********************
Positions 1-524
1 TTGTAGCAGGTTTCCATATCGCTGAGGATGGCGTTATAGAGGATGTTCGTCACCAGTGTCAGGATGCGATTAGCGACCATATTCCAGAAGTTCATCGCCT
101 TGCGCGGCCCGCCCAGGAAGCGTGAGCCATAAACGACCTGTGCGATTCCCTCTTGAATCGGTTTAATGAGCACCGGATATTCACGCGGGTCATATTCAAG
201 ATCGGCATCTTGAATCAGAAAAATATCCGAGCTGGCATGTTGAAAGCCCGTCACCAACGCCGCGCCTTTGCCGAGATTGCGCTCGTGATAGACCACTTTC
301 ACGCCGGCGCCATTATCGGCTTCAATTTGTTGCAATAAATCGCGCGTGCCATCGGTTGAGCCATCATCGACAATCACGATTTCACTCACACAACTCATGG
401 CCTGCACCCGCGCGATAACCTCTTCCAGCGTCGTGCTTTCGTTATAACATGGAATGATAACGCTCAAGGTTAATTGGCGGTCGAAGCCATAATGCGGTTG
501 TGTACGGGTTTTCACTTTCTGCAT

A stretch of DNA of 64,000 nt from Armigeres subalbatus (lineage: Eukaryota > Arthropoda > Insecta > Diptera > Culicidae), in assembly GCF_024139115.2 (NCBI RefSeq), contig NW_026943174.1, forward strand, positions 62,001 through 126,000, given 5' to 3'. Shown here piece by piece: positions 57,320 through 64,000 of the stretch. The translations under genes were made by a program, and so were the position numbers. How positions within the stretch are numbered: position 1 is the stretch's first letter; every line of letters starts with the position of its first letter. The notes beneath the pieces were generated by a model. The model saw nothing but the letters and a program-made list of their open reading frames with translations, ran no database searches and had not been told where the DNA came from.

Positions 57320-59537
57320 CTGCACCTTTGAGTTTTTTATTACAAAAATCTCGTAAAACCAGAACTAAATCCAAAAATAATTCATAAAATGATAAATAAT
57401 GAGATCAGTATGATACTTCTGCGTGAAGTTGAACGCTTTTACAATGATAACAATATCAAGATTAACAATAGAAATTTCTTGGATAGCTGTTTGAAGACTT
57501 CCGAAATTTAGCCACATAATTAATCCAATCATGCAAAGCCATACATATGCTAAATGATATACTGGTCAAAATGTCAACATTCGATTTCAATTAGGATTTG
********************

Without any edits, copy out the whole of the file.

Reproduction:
Positions 1-524
1 TTGTAGCAGGTTTCCATATCGCTGAGGATGGCGTTATAGAGGATGTTCGTCACCAGTGTCAGGATGCGATTAGCGACCATATTCCAGAAGTTCATCGCCT
101 TGCGCGGCCCGCCCAGGAAGCGTGAGCCATAAACGACCTGTGCGATTCCCTCTTGAATCGGTTTAATGAGCACCGGATATTCACGCGGGTCATATTCAAG
201 ATCGGCATCTTGAATCAGAAAAATATCCGAGCTGGCATGTTGAAAGCCCGTCACCAACGCCGCGCCTTTGCCGAGATTGCGCTCGTGATAGACCACTTTC
301 ACGCCGGCGCCATTATCGGCTTCAATTTGTTGCAATAAATCGCGCGTGCCATCGGTTGAGCCATCATCGACAATCACGATTTCACTCACACAACTCATGG
401 CCTGCACCCGCGCGATAACCTCTTCCAGCGTCGTGCTTTCGTTATAACATGGAATGATAACGCTCAAGGTTAATTGGCGGTCGAAGCCATAATGCGGTTG
501 TGTACGGGTTTTCACTTTCTGCAT

A stretch of DNA of 64,000 nt from Armigeres subalbatus (lineage: Eukaryota > Arthropoda > Insecta > Diptera > Culicidae), in assembly GCF_024139115.2 (NCBI RefSeq), contig NW_026943174.1, forward strand, positions 62,001 through 126,000, given 5' to 3'. Shown here piece by piece: positions 57,320 through 64,000 of the stretch. The translations under genes were made by a program, and so were the position numbers. How positions within the stretch are numbered: position 1 is the stretch's first letter; every line of letters starts with the position of its first letter. The notes beneath the pieces were generated by a model. The model saw nothing but the letters and a program-made list of their open reading frames with translations, ran no database searches and had not been told where the DNA came from.

Positions 57320-59537
57320 CTGCACCTTTGAGTTTTTTATTACAAAAATCTCGTAAAACCAGAACTAAATCCAAAAATAATTCATAAAATGATAAATAAT
57401 GAGATCAGTATGATACTTCTGCGTGAAGTTGAACGCTTTTACAATGATAACAATATCAAGATTAACAATAGAAATTTCTTGGATAGCTGTTTGAAGACTT
57501 CCGAAATTTAGCCACATAATTAATCCAATCATGCAAAGCCATACATATGCTAAATGATATACTGGTCAAAATGTCAACATTCGATTTCAATTAGGATTTG